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Book II Jules Verne

A Revised Calendar

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Table Of Contents: Off on a Comet

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All previous hypotheses, then, were now forgotten in the presence of the one great fact that Gallia was a comet and gravitating through remote solar regions. Captain Servadac became aware that the huge disc that had been looming through the clouds after the shock was the form of the retreating earth, to the proximity of which the one high tide they had experienced was also to be attributed.

As to the fulfillment of the professor's prediction of an ultimate return to the terrestrial sphere, that was a point on which it must be owned that the captain, after the first flush of his excitement was over, was not without many misgivings.

The next day or two were spent in providing for the accommodation of the new comer. Fortunately his desires were very moderate; he seemed to live among the stars, and as long as he was well provided with coffee, he cared little for luxuries, and paid little or no regard to the ingenuity with which all the internal arrangements of Nina's Hive had been devised. Anxious to show all proper respect to his former tutor, Servadac proposed to leave the most comfortable apartment of the place at his disposal; but the professor resolutely declined to occupy it, saying that what he required was a small chamber, no matter how small, provided that it was elevated and secluded, which he could use as an observatory and where he might prosecute his studies without disturbance. A general search was instituted, and before long they were lucky enough to find, about a hundred feet above the central grotto, a small recess or reduct hollowed, as it were, in the mountain side, which would exactly answer their purpose. It contained room enough for a bed, a table, an arm-chair, a chest of drawers, and, what was of still more consequence, for the indispensable telescope. One small stream of lava, an off-shoot of the great torrent, sufficed to warm the apartment enough.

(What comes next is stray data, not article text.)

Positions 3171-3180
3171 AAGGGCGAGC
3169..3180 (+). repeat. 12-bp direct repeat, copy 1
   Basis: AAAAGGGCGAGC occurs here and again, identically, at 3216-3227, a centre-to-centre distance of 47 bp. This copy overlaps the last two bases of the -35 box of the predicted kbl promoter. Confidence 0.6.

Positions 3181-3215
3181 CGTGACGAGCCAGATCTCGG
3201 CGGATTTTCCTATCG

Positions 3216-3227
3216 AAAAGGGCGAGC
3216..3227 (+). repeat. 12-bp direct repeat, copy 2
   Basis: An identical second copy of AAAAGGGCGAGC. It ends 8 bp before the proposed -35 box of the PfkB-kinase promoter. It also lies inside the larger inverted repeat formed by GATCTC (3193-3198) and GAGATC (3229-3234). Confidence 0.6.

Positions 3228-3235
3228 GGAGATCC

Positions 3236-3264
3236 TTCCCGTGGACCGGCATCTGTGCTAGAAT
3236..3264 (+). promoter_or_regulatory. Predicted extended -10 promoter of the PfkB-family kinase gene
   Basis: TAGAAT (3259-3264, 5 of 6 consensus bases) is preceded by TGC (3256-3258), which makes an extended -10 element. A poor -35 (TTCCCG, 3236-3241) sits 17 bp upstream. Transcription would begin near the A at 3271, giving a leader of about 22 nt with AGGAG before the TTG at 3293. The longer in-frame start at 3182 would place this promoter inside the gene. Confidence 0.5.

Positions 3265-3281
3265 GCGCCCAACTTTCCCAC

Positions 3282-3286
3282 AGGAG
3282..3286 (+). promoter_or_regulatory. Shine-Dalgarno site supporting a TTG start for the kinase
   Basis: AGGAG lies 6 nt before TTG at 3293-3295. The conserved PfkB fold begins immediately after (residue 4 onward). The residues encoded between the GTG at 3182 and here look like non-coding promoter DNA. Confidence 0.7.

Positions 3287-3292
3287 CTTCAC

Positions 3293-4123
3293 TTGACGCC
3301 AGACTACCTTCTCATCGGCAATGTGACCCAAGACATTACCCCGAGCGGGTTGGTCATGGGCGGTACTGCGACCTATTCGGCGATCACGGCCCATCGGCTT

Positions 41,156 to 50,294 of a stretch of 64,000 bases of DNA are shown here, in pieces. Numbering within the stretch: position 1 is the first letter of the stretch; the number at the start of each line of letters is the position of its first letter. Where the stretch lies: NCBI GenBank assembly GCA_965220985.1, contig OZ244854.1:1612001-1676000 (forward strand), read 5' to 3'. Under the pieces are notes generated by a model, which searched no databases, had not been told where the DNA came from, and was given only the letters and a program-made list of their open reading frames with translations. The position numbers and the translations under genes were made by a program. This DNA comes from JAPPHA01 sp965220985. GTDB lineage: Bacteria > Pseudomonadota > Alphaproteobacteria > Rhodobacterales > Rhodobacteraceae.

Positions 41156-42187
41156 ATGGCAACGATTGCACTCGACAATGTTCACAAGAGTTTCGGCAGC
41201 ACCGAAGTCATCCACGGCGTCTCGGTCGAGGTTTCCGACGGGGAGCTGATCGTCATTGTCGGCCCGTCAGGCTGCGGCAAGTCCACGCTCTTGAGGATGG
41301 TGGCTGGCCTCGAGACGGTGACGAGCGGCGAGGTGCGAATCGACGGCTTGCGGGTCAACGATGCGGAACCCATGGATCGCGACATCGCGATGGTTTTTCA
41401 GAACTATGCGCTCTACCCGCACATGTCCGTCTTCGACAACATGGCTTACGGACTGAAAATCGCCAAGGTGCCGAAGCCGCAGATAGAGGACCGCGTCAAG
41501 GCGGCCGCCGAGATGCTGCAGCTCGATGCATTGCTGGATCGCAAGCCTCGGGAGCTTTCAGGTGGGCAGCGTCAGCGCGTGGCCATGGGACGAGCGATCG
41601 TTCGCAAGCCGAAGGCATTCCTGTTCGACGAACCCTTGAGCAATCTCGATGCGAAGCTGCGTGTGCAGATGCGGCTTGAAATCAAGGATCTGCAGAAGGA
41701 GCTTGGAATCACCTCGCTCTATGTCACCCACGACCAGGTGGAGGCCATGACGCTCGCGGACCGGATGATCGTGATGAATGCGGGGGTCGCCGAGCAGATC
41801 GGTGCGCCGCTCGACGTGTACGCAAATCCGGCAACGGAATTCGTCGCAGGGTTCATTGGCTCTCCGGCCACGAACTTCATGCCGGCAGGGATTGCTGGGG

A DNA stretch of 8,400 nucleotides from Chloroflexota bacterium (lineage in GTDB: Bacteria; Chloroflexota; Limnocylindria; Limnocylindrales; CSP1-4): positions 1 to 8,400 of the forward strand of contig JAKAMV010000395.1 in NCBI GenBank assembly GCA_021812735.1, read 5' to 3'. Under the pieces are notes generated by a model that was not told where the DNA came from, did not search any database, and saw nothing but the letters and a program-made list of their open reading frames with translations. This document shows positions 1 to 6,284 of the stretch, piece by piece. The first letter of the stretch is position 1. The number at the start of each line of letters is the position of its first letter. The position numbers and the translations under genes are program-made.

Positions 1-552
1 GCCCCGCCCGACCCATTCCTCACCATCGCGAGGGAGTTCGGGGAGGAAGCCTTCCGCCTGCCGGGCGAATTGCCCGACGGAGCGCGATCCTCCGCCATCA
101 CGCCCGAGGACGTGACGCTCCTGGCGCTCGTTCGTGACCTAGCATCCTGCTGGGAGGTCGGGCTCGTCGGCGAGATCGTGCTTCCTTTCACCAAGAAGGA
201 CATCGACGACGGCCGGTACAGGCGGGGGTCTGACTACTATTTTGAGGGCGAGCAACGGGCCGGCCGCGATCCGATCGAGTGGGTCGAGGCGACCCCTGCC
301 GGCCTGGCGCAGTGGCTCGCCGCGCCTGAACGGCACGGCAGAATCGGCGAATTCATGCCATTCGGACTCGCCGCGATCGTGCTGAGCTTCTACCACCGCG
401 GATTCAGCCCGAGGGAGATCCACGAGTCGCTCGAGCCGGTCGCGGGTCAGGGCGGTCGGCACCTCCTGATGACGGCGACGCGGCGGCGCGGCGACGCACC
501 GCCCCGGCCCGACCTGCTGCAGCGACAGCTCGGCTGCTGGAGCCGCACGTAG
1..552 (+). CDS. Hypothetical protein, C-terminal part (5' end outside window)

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In these retired quarters the astronomer took up his abode. It was on all hands acknowledged to be advisable to let him go on entirely in his own way. His meals were taken to him at stated intervals; he slept but little; carried on his calculations by day, his observations by night, and very rarely made his appearance amongst the rest of the little community.

The cold now became very intense, the thermometer registering 30 degrees F. below zero. The mercury, however, never exhibited any of those fluctuations that are ever and again to be observed in variable climates, but continued slowly and steadily to fall, and in all probability would continue to do so until it reached the normal temperature of the regions of outlying space.

This steady sinking of the mercury was accompanied by a complete stillness of the atmosphere; the very air seemed to be congealed; no particle of it stirred; from zenith to horizon there was never a cloud; neither were there any of the damp mists or dry fogs which so often extend over the polar regions of the earth; the sky was always clear; the sun shone by day and the stars by night without causing any perceptible difference in the temperature.

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Off on a Comet
Jules Verne

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